Eduardo Teddy Williams’ figure was reflected in the shining tiles of the hotel. It was a grey November day and the smell of the rough sea flooded the entrance hall every time the doors opened. Hidden in the hood of his blue jacket, Williams waved at me from the other side. I saw him sitting in a corner, his arms wrapped tight around his legs, which rested upon a velvet couch. He looked tiny in the middle of the hotel’s wide, deserted corridors. As I approached him, I could not help thinking that he resembled one of his characters: those wandering creatures who seek to keep themselves casual in an environment that sometimes prevents them to do so.
With his first feature film, The Human Surge, the Argentine director travels from the urban nooks of Buenos Aires to the rural worlds of Mozambique and the Philippines. There, the spaces that at first sight seem distant are revealed to be connected through little gestures: Williams’ protagonists are young people trying to escape the tedium of routine work. The group of friends become here a sort of tribe; a refuge from which they try to resist an alienating world. Always consistent with his characters, Williams’ register seems to reveal a quest to establish parallel realities where there is no room for automatism. It is a cinematic look that moves between a realism and a rarefied atmosphere which pushes the film to fantastic territory. In one scene, characters walk down a flooded street that makes the city look as if it were hidden under the sea. Later, a group of friends takes refuge in the dark depths of a tree trunk, building strange images that could have been taken from an old fable.
In The Human Surge, the story is not subject to classical narrative structures, but develops in a rhizomatic manner, oscillating its focus between different characters and places. The camera acquires a central role, transforming itself into a steady gaze that (almost without cuts) explores and connects spaces that usually appear fragmented. In one of the film’s most accomplished moments, Williams follows the initial protagonist through the shelves of the supermarket where he works. Suddenly, the camera moves away and turns its attention to another character, starting a long take that travels outside to the streets of Buenos Aires and ends up in a room in Mozambique. At its best, Williams’ film brings a revealing formal approach to characters and spaces. At its weakest, The Human Surge includes some redundant sequences that feel confined to an empty form of aestheticism.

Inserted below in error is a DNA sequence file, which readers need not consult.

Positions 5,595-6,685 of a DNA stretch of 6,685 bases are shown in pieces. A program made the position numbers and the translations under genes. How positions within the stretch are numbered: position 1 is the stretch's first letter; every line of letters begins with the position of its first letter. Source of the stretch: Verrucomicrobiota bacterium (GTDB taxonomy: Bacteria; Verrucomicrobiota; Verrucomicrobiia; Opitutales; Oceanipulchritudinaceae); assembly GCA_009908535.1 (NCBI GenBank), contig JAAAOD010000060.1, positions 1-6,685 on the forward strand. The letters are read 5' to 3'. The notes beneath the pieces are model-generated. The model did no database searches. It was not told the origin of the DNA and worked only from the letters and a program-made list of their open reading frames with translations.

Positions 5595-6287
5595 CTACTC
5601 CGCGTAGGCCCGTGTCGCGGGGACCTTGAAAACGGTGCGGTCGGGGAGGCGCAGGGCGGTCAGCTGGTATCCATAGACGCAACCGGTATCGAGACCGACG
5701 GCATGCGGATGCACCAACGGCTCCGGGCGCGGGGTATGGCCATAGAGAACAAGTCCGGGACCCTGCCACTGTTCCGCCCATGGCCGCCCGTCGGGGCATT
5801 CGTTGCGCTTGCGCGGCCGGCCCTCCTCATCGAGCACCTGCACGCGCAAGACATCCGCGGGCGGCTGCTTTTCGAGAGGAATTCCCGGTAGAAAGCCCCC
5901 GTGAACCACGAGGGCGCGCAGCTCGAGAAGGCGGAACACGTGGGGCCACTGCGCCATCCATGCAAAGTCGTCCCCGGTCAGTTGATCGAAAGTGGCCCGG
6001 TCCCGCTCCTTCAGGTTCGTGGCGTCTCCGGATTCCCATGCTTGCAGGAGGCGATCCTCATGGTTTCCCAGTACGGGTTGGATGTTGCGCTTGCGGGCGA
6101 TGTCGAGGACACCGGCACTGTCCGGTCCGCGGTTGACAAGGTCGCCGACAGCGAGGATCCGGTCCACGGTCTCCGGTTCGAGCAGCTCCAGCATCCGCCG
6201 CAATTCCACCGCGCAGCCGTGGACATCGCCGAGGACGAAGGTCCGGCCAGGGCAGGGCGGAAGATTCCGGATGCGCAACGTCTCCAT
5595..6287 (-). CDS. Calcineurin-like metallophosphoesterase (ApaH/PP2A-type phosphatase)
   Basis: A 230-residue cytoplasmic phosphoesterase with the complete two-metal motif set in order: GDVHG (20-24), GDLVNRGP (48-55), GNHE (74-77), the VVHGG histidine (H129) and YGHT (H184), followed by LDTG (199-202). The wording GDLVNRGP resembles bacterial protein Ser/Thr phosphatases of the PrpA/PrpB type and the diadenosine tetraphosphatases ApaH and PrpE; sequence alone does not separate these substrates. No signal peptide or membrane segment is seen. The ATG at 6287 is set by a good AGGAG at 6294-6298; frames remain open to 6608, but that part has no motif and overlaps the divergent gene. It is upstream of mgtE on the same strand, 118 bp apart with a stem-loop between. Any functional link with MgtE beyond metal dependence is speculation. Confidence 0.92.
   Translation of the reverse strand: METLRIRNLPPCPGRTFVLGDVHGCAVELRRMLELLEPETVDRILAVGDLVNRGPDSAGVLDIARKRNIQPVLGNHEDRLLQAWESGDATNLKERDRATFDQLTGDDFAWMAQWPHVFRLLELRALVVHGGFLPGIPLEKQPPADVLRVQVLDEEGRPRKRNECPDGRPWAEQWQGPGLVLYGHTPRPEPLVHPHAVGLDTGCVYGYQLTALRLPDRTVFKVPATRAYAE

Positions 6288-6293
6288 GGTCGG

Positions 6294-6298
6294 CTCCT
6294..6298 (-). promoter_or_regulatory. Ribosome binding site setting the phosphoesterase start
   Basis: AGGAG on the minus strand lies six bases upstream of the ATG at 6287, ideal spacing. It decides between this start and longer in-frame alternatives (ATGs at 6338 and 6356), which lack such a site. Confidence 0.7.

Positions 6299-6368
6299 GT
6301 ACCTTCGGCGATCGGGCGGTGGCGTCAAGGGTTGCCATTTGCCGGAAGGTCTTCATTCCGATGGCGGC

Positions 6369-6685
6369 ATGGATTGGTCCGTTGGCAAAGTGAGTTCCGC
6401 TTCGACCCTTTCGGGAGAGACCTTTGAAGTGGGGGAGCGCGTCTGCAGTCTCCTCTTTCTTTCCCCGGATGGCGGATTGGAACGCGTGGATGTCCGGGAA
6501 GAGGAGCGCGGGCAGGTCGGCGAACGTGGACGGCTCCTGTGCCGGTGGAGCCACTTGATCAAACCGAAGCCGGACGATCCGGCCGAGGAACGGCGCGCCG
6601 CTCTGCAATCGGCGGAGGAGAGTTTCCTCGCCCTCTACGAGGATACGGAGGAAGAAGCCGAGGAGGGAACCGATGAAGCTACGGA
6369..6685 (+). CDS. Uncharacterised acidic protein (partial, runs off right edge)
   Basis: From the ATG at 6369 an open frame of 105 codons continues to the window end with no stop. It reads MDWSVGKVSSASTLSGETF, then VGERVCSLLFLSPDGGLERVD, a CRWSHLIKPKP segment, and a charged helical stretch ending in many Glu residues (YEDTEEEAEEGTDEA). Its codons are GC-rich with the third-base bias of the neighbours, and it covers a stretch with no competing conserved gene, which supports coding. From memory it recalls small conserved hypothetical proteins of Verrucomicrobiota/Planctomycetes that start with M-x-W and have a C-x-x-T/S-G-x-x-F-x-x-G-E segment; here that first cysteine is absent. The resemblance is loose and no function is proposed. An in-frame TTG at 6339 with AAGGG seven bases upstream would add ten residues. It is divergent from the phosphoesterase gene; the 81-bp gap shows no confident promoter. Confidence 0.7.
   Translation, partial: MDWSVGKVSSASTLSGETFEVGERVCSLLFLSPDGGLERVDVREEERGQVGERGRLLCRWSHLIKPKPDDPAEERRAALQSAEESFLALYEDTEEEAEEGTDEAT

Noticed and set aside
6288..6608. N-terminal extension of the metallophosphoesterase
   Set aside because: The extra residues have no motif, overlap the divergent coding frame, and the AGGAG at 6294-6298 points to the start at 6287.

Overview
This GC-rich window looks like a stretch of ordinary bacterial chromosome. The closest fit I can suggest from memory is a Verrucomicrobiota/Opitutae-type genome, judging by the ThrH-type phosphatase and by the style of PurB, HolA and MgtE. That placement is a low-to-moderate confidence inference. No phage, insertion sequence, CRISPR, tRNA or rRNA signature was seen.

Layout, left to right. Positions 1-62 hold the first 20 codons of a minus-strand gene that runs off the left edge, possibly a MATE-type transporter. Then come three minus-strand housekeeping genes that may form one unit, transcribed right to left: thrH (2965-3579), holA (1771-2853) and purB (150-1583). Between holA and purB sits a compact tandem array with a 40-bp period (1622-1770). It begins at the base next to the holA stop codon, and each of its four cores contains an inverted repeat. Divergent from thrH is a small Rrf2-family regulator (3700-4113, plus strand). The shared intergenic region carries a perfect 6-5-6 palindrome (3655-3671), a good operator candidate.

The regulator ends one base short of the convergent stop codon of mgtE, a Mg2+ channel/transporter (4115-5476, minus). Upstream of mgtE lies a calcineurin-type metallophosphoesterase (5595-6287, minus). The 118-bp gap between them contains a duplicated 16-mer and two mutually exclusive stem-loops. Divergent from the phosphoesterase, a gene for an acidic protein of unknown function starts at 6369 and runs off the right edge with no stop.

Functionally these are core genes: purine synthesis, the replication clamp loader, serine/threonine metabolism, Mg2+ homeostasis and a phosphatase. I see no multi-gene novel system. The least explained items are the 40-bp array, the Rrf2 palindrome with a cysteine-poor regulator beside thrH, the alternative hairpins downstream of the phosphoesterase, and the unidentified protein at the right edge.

When I met Williams in November, his strange film was screening at Mar del Plata Film Festival in 2016 after winning the Filmmakers of the Present Award at Locarno Film Festival in August. As I write this, it’s been a couple of weeks since The Human Surge was released in theaters in the United States. In the following interview, Williams reflects upon many of the elements of his first feature film: from the use of analog and digital cameras to the images of people expressing their sexuality in front of webcams. The Human Surge, with all is accomplishments and flaws, projects an interesting image of the potential of contemporary cinema.
There’s something that I find very interesting in your film, which is related to the way of exploring spaces and characters. How did you approach this exploratory look and what kind of role did the script play in the more traditional sense?
There was a mix of those two, I think. There was a script, a structure. There are some scenes which had the dialogue written beforehand and the guys who acted had to follow that. Then there are other scenes that were done with more spontaneity. Some of these were totally free; maybe there were some indications about the general progress of those scenes, but there was no script for the dialogue; and there are also some scenes which are a mix of those elements. There is a little bit of everything.
Regarding the spaces, I had the idea of coming back to some places which are very common for me in Buenos Aires, but I also wanted to discover other neighborhoods that I hadn’t visited for some reason. Because sometimes you go to the same places, so I wanted to get to know other places and people from other places, even if they were from Argentina. In the other countries there was nothing already known to me, but the people who participated in the film had their daily spaces and I also liked to take them to places they didn´t know which I discovered while spending time and moving around the city.
I think there is something in the film which oscillates between these two: it goes from a very strong sense of everyday life to a place which is stranger or more mysterious. But it’s always in touch with something very common and ordinary. I think this is present in the spaces, in the dialogues and almost everywhere in the film. And then there is also this idea of exploring, which I tried to expand to everyone involved in the film, not just me. I wanted everyone to feel that spirit of exploration. Some of them explored new places or how it was to make a film, because most of the protagonists hadn’t participated in a movie before.